We have witnessed the coalition of scumbagery and sectarianism on our streets. Two main questions arise from the riot in Dublin of two weeks ago.
Are we so close to anarchy on any given day in Dublin that a section of our people will abandon any pretense of civilisation to grap the opportunity to engage in wanton looting?
I have to say that I am profoundly shocked by this aspect of the riot. I can hardly believe it.
And secondly: is the republicanism that the vast majority of us agree upon just a smoke screen for anti-protestant sectarianism amongst many?
Many of the comments of the rioters as reported in the press shows that there is a sectarianism here to match that of Belfast or Glasgow. That too is profoundly shocking.
Some apoligists for the riot put forward the view that a Union Jack being paraded in front of the GPO was more than a peaceful republican could bear. This is nonsense.
The right to march can’t be restricted to those who agree with us. Moreover, this sentiment is downright partitionist. It’s OK for the loyalists to march in Belfast but not in Dublin? What kind of republicanism believes that there should be different standards north and south?
If we are to move towards an agreed Ireland, never mind a united Ireland, we are going to have to find space for the loyalist tradition, which was very strong in this city. At some point people who believe they are British are going to have to be able to express themselves on the streets of Dublin.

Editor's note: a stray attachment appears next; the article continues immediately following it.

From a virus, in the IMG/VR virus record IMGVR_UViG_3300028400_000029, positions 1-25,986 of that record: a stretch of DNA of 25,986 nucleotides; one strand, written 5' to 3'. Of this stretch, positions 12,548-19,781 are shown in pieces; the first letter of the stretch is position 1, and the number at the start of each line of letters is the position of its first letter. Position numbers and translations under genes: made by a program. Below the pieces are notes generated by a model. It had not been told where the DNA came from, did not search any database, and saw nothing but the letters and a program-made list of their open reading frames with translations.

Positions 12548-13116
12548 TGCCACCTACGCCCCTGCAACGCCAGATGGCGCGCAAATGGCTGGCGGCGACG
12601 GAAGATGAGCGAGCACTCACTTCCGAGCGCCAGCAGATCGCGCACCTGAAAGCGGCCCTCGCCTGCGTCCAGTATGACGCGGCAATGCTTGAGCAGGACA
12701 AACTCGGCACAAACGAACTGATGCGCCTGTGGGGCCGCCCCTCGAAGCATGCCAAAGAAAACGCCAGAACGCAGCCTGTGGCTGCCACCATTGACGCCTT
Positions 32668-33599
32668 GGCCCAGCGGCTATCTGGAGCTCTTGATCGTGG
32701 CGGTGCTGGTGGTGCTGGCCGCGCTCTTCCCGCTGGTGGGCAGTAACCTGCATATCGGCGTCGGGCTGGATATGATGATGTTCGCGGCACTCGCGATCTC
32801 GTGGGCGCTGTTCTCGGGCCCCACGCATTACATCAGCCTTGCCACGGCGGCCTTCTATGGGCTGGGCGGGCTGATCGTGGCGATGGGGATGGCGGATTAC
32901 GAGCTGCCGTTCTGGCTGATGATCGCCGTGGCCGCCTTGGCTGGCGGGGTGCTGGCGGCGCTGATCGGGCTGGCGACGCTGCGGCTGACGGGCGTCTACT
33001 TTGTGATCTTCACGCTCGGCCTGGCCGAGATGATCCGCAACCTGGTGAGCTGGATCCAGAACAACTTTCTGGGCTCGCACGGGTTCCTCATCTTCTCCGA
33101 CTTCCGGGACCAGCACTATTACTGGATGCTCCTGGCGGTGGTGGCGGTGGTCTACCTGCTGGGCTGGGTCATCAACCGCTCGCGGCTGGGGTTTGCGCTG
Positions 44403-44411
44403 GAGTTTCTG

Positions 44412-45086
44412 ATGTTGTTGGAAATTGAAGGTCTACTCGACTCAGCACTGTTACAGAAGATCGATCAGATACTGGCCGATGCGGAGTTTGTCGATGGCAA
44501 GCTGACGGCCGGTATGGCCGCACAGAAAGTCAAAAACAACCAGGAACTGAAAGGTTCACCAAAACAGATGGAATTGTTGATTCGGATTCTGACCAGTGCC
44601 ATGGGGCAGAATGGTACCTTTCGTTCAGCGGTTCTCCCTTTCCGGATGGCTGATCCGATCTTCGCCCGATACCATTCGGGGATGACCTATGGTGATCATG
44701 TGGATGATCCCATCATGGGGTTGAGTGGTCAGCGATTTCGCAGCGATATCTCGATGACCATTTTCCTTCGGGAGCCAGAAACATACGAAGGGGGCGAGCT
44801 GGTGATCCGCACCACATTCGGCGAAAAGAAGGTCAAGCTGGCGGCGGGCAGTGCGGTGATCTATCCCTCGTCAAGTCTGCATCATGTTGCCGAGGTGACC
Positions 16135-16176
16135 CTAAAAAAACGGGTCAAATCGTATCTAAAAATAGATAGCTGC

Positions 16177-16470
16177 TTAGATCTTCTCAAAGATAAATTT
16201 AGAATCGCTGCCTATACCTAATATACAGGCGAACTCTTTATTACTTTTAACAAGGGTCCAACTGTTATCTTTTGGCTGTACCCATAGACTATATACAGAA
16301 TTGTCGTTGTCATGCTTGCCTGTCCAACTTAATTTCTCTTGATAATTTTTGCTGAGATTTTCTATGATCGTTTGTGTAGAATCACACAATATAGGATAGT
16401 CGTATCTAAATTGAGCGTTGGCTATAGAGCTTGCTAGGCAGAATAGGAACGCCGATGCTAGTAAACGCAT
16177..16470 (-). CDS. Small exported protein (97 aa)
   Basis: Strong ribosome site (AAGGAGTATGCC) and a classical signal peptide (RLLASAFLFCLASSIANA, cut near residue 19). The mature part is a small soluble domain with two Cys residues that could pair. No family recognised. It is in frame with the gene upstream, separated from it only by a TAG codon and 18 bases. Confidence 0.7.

Now we have a situation where a march has been allowed only to have been chased out of the city by a bunch of scumbags. They have disgraced us all.
We’ll have to think about this again. The Love Ulster rabble were the worst lot to attempt to carry the Union Jack in Dublin. They represent an extreme element of loyalism which certainly didn’t plan its parade in the spirit of reconciliation.
But we have other pro-British organisations in Dublin which would display their opinions and allegiances if they could. They don’t because of fear and that is a disgrace to everything Irish Republicanism stands for.
Finally the question of who is in charge of Dublin’s streets arises. Parts of our city were ceded to a sectarian mob. This should never ever happen again not even for an hour.
The poison of Celtic
I had occasion a few years back to pay a visit to a Celtic match in Glasgow.
What I witnessed convinced me that a large part of the ‘Old Firm” thing is pure sectarianism.
The tribalism of soccer supporters, where grown up people can’t be expected to behave themselves decently while watching a football match, is upped with the addition of Irish bitterness and sectarianism.
There may be lots of people who follow Celtic for the football but the tribalism plays a large part. It’s kinda fun.
But it’s not funny when this ‘Old Firm’ system fuels hatred, violence and aggression in Glasgow and Belfast.
By the number of Celtic jerseys on show during the riot, it shows that the Old Firm plays its part in keeping the poison bubbling here too.